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Wood-Allen, Mary.

What a Young Woman Ought to Know. Purity and Truth, Self and Sex Series.


Wood-Allen, Mary, M.D. What a Young Woman Ought to Know. Purity and Truth, Self and Sex Series. Philadelphia…: the Vir Publishing Company, 1898.
8vo.; endpapers offset; frontispiece portrait photograph, with tissue guard; ten portraits of "Eminent Persons" printed on coated paper in the front; maroon cloth stamped in gilt and blind; dust-jacket, edges chipped.
First edition of this treatise by Wood-Allen (1841-1908), the National Superintendent of the Purity Department of the Women's Christian Temperance Union. (The WCTU was founded in Cleveland, Ohio, in 1874, with the mission of protesting the sale of alcohol, while promoting the benefits of temperance and the importance of "protecting the home" from other outside evils.) A "revised edition" was issued in 1905, and again in 1913. A "new up-to-date" edition was published in 1928, and reissued in 1936. Over time it was translated into several languages. Wood-Allen's work is the companion volume to Sylvanus Stall's What a Young Man Ought to Know in The Self and Sex Series, whose other titles include What a Young Wife Ought to Know and What a Woman of 45 Ought to Know.
This volume opens with "Commendations of Eminent Persons": ten black and white photographs of highly moral men and women and their accomplishments, with captions below detailing their thoughts on the book. One such advocate, Elisabeth Robinson Scovil, the Superintendent of the Newport Hospital and the Associate Editor of the Ladies Home Journal, writes, "[the book] is one which a mother can place with confidence in the hands of her daughter. Reverent knowledge is the surest safeguard of innocence, and it is every mother's duty to see that the young girl committed to her charge is duly forearmed by being forewarned of the dangers that lie around her."
In her preface, Wood-Allen explains the necessity of writing this book to educate young girls and women about their bodies. She had received many queries about personal grooming and conduct from girls whom she describes as otherwise intelligent, but who were naïve when it came to bodily matters. "The truth is that many girls who have been taught in the ologies of the schools, who have been trained in the conventionalities of society, have been left to pick up as they may their ideas upon personal conduct, and, coming face to face with puzzling problems, are at a loss, and perhaps are led into wrong ways of thinking and questionable ways of doing because no one has foreseen their dilemma and warned them how to meet it."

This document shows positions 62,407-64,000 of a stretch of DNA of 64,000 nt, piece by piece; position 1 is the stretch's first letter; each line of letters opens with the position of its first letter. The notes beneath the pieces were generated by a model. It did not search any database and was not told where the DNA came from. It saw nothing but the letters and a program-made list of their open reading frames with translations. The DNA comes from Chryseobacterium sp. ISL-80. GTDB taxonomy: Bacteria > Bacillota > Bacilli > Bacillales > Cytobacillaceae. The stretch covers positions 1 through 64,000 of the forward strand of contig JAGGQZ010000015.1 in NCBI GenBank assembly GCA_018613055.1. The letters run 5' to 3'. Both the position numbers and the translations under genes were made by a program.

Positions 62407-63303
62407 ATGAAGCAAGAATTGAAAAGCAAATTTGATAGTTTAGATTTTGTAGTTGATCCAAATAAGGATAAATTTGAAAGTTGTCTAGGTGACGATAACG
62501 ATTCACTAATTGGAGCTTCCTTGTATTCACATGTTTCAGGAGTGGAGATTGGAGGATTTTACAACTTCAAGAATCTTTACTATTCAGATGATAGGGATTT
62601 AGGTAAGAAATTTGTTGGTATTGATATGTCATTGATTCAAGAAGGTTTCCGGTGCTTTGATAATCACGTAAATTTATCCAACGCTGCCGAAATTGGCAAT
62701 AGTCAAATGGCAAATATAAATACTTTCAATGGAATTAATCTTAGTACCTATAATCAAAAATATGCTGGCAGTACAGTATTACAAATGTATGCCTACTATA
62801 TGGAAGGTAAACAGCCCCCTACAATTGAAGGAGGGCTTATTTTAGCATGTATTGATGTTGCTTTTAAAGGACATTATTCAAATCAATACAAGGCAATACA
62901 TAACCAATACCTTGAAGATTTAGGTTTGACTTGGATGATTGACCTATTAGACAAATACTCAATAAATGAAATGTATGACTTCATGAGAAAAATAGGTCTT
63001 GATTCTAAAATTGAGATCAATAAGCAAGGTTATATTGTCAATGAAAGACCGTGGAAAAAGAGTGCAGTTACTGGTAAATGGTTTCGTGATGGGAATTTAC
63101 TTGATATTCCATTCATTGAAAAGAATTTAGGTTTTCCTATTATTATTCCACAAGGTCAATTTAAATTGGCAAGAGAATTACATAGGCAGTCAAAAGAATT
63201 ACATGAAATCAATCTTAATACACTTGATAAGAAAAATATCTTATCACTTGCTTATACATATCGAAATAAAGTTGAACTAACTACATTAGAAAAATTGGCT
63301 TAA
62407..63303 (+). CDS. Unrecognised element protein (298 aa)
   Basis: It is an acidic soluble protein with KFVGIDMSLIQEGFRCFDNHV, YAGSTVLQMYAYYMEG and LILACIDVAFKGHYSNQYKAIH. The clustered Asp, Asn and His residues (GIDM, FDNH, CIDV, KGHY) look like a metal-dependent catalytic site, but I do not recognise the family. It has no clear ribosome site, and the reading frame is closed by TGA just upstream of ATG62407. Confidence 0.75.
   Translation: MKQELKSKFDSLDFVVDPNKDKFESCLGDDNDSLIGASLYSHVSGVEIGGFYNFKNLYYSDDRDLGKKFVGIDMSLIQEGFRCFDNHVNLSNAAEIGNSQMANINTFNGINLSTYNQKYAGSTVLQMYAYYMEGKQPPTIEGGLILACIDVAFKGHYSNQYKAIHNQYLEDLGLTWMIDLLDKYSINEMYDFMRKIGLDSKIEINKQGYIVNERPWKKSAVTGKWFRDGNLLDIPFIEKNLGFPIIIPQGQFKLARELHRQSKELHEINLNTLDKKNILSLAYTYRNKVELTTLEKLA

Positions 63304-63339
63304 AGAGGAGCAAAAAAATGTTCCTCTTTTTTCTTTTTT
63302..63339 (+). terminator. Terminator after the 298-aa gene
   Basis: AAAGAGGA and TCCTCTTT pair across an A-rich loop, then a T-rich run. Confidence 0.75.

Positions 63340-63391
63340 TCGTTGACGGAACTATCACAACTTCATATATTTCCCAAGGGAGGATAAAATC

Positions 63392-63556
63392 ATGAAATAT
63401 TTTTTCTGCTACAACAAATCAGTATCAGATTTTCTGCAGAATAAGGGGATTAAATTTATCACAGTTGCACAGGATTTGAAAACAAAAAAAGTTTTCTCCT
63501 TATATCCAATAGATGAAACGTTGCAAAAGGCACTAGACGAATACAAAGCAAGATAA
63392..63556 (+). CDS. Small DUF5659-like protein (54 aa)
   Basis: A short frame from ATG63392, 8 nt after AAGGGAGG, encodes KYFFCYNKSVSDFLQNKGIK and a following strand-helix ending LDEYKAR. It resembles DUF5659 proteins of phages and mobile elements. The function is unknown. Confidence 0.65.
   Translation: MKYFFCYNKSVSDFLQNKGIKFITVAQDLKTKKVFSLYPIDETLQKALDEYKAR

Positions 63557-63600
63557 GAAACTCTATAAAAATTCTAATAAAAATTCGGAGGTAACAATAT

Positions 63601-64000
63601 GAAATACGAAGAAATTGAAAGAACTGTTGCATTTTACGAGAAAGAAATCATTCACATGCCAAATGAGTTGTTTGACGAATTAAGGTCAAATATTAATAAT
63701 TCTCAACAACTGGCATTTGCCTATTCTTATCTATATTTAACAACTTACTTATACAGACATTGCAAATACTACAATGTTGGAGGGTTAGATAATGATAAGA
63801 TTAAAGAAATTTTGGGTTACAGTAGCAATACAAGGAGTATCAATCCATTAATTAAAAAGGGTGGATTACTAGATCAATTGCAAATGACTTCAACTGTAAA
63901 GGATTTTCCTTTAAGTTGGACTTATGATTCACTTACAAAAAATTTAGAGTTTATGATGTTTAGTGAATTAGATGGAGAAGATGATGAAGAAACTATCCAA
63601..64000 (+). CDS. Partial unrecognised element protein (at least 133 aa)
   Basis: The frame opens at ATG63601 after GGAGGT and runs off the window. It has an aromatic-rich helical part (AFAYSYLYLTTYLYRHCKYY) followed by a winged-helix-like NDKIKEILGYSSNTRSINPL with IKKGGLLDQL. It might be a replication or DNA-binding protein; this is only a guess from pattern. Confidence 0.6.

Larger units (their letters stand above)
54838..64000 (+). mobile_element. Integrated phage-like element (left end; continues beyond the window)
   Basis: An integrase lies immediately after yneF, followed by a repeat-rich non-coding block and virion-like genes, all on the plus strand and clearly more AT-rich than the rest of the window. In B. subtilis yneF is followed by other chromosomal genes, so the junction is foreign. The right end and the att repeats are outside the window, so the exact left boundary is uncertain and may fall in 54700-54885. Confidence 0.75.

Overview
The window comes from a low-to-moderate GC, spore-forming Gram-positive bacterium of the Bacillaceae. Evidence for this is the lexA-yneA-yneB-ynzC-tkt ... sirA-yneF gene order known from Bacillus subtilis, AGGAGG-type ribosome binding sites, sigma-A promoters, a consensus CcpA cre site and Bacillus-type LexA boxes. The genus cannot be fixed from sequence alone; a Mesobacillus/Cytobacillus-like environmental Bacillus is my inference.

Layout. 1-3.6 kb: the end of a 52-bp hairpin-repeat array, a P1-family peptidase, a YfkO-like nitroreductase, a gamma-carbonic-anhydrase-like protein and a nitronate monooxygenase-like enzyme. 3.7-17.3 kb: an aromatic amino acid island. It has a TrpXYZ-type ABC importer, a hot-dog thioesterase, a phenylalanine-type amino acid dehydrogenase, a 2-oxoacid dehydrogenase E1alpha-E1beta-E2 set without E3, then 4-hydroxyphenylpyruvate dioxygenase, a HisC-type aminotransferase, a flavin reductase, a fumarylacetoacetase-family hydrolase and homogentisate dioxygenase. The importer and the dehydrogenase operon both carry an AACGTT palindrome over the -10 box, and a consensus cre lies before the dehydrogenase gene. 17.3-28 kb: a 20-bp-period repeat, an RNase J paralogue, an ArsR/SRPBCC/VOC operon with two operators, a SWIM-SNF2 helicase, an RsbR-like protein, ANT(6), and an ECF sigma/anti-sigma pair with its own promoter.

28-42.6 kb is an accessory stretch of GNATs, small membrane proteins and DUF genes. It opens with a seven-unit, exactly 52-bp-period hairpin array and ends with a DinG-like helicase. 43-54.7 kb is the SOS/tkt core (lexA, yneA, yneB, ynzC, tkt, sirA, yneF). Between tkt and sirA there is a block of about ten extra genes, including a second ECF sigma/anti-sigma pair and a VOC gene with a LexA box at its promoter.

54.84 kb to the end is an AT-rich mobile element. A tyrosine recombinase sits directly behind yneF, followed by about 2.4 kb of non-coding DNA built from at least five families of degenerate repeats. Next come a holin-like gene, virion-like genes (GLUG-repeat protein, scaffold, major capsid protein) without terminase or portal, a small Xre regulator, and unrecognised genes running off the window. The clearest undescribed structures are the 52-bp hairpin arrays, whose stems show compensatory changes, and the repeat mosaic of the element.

Thirty-two chapters of practical advice follow, divided into three parts: women's physiologies, diseases of women, and love and courtship. Some chapter titles include, "What Are You Worth?" "Care of Body," "You Are More Than Body or Mind," "Becoming a Woman," "Care During Menstruation," and "Responsibility in Marriage." While Wood-Allen is frank and common-sensical with her advice, she is also heavily influenced by an orthodox sense of conduct strongly guided by religion. At the end of the chapter titled, "Creative Power," Wood-Allen writes, "When we come fully to understand the deep significance of sex, we shall find in it a wonderful revelation of possibilities of development into a God-likeness that will stir our hearts to the very depth." Most of Wood-Allen's advice is sound and practical, however there are times when her suggestions are archaic. In the chapter titled, "Some Causes of Painful Menstruation," she warns, "I would like to call your attention to the great evil of romance-reading, both in the production of premature development and in the creation of morbid mental states which will tend to the production of physical evils, such as nervousness, hysteria, and a host of maladies which largely depend on disturbed nerves." She claims that this activity will "create abnormal excitement of her organs of sex" (p. 122).
Evidently, this sort of advice touched a nerve in at least one reader. In response to an anecdote about men losing respect for young women if they give in to their passion and "lose their virtue," the reader has docketed, in the margin in pencil, "true - every word" (pp. 158-59).  
Dust-jackets of this vintage are nearly impossible to find, especially ones of scholarly publications. In a blurb on the upper panel of the dust-jacket, Frances E. Willard, the late President of the World's and National Woman's Christian Temperance Union, is quoted: "I do earnestly hope that this book, founded on a strictly scientific but not forgetting a strong ethical basis, may be well known and widely read by the dear girls in their teens and the young women in their homes." The lower flap of the dust-jacket prints other titles by Wood-Allen that were published by the Vir Publishing Company. They include, Marvels of our Bodily Dwelling, The Birth Chamber, Child Confidence Rewarded and Almost a Woman.

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